Take Preventive Steps to Avoid Stress Fractures

Live Healthy

Whether you're an avid basketball player or a weekend hiker, you may be at risk for a stress fracture if you overdo it. 

A stress fracture occurs when you increase the length or intensity of your workout too quickly. Your muscles become so tired by the extra work that they transfer the stress to the bones – most often those in the lower leg – and a tiny crack appears. 

“A stress fracture also can happen when you work out on a different surface or use the wrong equipment for you,” says Dr. Spencer Chang, an orthopedic surgeon at the Hawaii Pacific Health Bone & Joint Center at Pali Momi Medical Center. 

“With proper rest, your bones will have the time they need to repair any tiny fractures or grow stronger so they can take the wear and tear of an activity,” Chang says. 

However, don’t do too much too soon! 

“It's very important to have realistic expectations for your body before returning to a regular fitness program,” Chang advises.

Check with your primary care physician (PCP) first. Once you get the OK, start out slowly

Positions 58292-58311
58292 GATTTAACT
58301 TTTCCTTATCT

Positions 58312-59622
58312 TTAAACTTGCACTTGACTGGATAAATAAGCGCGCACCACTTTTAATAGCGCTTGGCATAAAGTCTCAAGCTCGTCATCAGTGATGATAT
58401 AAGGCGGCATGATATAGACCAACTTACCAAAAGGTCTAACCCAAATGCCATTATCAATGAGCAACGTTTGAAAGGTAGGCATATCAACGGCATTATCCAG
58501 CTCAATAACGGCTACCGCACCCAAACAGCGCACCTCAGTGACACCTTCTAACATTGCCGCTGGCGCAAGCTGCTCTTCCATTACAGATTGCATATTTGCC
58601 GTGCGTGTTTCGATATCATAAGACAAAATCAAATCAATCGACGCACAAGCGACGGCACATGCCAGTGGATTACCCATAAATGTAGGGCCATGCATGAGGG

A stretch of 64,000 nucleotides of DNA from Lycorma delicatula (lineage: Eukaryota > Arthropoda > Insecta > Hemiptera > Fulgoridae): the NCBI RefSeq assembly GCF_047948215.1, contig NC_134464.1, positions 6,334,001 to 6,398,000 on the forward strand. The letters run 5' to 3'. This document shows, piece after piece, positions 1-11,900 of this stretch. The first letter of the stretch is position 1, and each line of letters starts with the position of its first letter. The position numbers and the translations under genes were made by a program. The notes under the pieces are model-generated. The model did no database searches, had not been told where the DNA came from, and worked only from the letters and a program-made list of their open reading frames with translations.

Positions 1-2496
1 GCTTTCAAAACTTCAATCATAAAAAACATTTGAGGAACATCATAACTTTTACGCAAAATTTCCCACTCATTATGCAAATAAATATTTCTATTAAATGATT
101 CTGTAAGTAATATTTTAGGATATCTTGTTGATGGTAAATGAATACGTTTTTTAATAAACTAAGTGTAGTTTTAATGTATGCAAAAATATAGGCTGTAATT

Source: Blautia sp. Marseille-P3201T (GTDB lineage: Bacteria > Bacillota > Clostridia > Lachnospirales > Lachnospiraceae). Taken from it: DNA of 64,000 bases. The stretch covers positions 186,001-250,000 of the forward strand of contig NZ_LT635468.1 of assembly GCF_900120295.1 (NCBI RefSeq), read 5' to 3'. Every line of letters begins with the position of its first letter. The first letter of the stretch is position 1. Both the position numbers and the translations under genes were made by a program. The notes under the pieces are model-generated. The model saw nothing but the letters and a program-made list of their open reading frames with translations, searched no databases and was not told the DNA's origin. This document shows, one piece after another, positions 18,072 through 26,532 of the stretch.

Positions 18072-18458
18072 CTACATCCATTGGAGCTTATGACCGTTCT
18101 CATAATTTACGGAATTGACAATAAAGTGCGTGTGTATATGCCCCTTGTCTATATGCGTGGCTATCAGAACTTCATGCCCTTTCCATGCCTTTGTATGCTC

“Gradually increasing your level of activity allows your bones the time they need to get used to the type of surface on which you exercise,” Chang says. “If you walk or run, for instance, start on flat and soft surfaces. Dirt paths tend to be better than asphalt, and asphalt can be better than concrete.”

Here, Chang offers additional tips to help athletes of all levels sidestep stress fractures: 

  • Invest in athletic shoes that provide good cushioning and support for the arches of your feet. Shop at stores that can offer guidance for your specific needs, and replace your shoes when they show signs of wear.
  • Alternate your exercise program, or cross train with low-impact activities such as swimming or yoga to reduce the risk of a stress fracture.
  • Women seem to develop stress fractures more often than men. That may be because women are more likely to have eating disorders and osteoporosis. As a woman's bone mass reduces, the chances of getting a stress fracture increase. Make sure your diet provides enough calcium and vitamin D for strong bones.
  • If you're in pain the minute you start walking or running and the pain doesn't subside when you stop or after icing, it's time to get help. Your PCP can come up with a diagnosis and treatment to put you back on track. 

Remember, if you do get injured, the most important treatment is rest. 

“Most stress fractures take two to four weeks to heal with reduced activity and protective footwear,” Chang says. “In some instances, certain bones may take up to eight weeks to heal, depending on your situation.”



Published on: April 20, 2016